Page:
Strangely, the collection kit shown for this segment was undeniably a Family Tree DNA kit, but 23andMe's Dr. Joanna Mountain was the one who explained on camera how this type of test works. In reality, both companies offer this service - 23andMe's Relative Finder feature and Family Tree DNA's Family Finder can confirm familial relationships from siblings out to second cousins with confidence. Third cousins and beyond can also sometimes be confirmed, though with more difficulty and diminishing accuracy as the relationship becomes more distant.

23andMe prudently seized the opportunity to debut their new 15-second commercials as "bumpers" at the beginning and end of each episode. You can view them, vote for your favorite and enter a contest to win an iPad3 here.

I was very pleased with the application of and exposure for genetic genealogy in this fascinating new series and look forward to enjoying it every Sunday night through May 20th. I plan on writing a summary about the DNA portion after each episode for those who might want more information on the tests, the methods and the companies used - so be sure and check back!

***Blaine Bettinger shares some interesting insights into the use of DNA testing for this show on his blog The Genetic Genealogist.

 [Disclosure - my company StudioINTV has an existing production agreement with FTDNA that has no bearing on the opinions I express. I also receive a small commission from FTDNA on non-sale orders through my affiliate link, which I use to fund DNA tests. I am currently serving in a volunteer advisory position for 23andMe, for which I may receive a small number of 23andMe kits for my DNA research.  Any opinions that I express here on my blog are my own and do not reflect those of management at either company.  I receive no other compensation in relation to any of the companies or products referenced in my blog.]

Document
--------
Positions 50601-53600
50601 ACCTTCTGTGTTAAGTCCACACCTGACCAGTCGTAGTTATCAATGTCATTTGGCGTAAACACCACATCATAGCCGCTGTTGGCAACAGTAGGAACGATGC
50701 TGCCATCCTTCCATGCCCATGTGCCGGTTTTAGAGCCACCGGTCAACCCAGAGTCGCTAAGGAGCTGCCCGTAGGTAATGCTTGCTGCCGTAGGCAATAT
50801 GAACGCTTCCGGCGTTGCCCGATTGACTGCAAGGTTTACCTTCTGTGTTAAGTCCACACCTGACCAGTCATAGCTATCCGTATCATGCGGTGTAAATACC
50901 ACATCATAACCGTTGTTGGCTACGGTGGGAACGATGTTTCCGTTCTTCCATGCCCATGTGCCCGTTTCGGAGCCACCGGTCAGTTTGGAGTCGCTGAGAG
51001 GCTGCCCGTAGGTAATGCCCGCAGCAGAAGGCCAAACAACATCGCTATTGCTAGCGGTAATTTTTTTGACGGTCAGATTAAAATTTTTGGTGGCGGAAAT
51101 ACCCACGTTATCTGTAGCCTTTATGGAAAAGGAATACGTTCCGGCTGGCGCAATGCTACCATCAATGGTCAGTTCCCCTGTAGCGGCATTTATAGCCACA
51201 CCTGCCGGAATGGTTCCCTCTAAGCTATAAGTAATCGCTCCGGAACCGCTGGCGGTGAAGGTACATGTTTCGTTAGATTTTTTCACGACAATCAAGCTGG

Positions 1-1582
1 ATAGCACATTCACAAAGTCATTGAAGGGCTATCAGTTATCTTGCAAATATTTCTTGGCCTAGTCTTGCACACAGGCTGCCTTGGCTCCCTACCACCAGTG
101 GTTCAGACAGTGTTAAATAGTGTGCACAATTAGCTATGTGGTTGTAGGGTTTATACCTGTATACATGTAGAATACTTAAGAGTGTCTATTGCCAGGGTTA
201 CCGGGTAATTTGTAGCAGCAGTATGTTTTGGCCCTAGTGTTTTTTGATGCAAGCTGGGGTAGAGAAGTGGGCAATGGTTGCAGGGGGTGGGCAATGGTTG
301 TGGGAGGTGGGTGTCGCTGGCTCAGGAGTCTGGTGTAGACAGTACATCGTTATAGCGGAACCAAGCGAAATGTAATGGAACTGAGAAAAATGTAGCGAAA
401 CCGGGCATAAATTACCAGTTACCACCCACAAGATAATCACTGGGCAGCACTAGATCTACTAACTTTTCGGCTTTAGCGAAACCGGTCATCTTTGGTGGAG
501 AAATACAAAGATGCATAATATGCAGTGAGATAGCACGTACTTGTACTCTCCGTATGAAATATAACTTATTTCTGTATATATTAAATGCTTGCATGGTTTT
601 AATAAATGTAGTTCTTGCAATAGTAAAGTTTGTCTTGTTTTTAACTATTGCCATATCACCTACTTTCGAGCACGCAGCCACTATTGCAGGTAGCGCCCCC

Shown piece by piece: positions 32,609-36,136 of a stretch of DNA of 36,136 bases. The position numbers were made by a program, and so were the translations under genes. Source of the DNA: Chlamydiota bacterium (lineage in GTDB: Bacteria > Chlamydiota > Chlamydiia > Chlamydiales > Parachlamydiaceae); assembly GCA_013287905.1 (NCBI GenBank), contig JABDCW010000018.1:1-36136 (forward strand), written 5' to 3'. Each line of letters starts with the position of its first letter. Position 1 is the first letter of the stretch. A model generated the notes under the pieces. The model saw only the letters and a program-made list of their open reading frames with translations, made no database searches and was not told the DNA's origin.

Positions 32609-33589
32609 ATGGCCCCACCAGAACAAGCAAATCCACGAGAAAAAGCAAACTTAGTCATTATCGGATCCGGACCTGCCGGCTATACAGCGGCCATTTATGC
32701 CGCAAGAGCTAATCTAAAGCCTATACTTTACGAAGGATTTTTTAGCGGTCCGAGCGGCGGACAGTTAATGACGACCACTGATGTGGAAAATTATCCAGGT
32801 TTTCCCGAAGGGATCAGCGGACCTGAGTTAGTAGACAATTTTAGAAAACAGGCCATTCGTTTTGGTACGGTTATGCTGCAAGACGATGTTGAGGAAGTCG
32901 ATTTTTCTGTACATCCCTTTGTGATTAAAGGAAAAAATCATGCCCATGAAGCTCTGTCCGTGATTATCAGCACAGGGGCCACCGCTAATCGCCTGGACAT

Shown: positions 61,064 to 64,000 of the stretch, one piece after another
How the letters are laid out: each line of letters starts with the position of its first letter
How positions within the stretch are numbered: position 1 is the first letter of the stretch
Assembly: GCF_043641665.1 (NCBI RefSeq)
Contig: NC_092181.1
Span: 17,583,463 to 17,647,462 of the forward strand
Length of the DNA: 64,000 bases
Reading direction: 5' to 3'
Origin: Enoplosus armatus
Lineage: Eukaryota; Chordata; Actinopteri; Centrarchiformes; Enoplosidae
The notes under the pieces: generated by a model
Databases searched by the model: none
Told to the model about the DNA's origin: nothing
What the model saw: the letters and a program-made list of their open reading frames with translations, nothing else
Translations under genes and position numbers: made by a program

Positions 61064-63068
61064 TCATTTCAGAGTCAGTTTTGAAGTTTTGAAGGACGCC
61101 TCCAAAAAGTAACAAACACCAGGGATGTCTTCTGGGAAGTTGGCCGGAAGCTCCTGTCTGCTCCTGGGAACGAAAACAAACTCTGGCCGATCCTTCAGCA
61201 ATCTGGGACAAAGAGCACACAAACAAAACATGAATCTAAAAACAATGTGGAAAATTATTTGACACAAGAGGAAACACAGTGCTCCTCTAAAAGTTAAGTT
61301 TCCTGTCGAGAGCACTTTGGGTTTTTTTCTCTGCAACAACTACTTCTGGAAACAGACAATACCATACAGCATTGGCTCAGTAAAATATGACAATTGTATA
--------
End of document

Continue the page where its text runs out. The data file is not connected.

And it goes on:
1. Hi,

    You made this statement which I am asking if you could fact check a bit more:

    "Dr. Gates' team (which included Megan Smolenyak)"

    I believe that Megan has worked with Dr. Gates in "previous TV programs" but not on the current "Finding Your Roots" series.

    Johni Cerny is the Genealogist listed at the above site and I believe it is "her" and her team of researchers and other Genealogists which Gates uses to connect the dots on the on the "Genealogy" paper trail.

    23andMe and FTDNA and their experts take care of the "Genetic" Genealogy portion.


    1. Thanks for your comment, George. Megan tweeted numerous times during the show last night that she had researched Cory's genealogy for the show. (!/megansmolenyak)
      I added "for this segment" just to clarify.

    2. Here is her first tweet regarding this:!/megansmolenyak/status/184039452946083840
      There are many others along this line following.

  2. Megan Smolenyak was "specifically requested to research Cory Booker". See:

  3. Thanks for the followup CeCe!

    Kudos to Megan for Cory's research.

    IMHO, Dr. Gates has assembled a superb term of documentary film makers, writers, researchers and genealogists.

    The segment which moved and intrigued me the most was the one on Rep. John Lewis.

    This was Genealogy at its finest moment in helping us to understand The Eminence Spirit in Rep. Lewis and in each of us.

    Rep. Lewis said:

    "We all come from some place, we have some connection, some existence."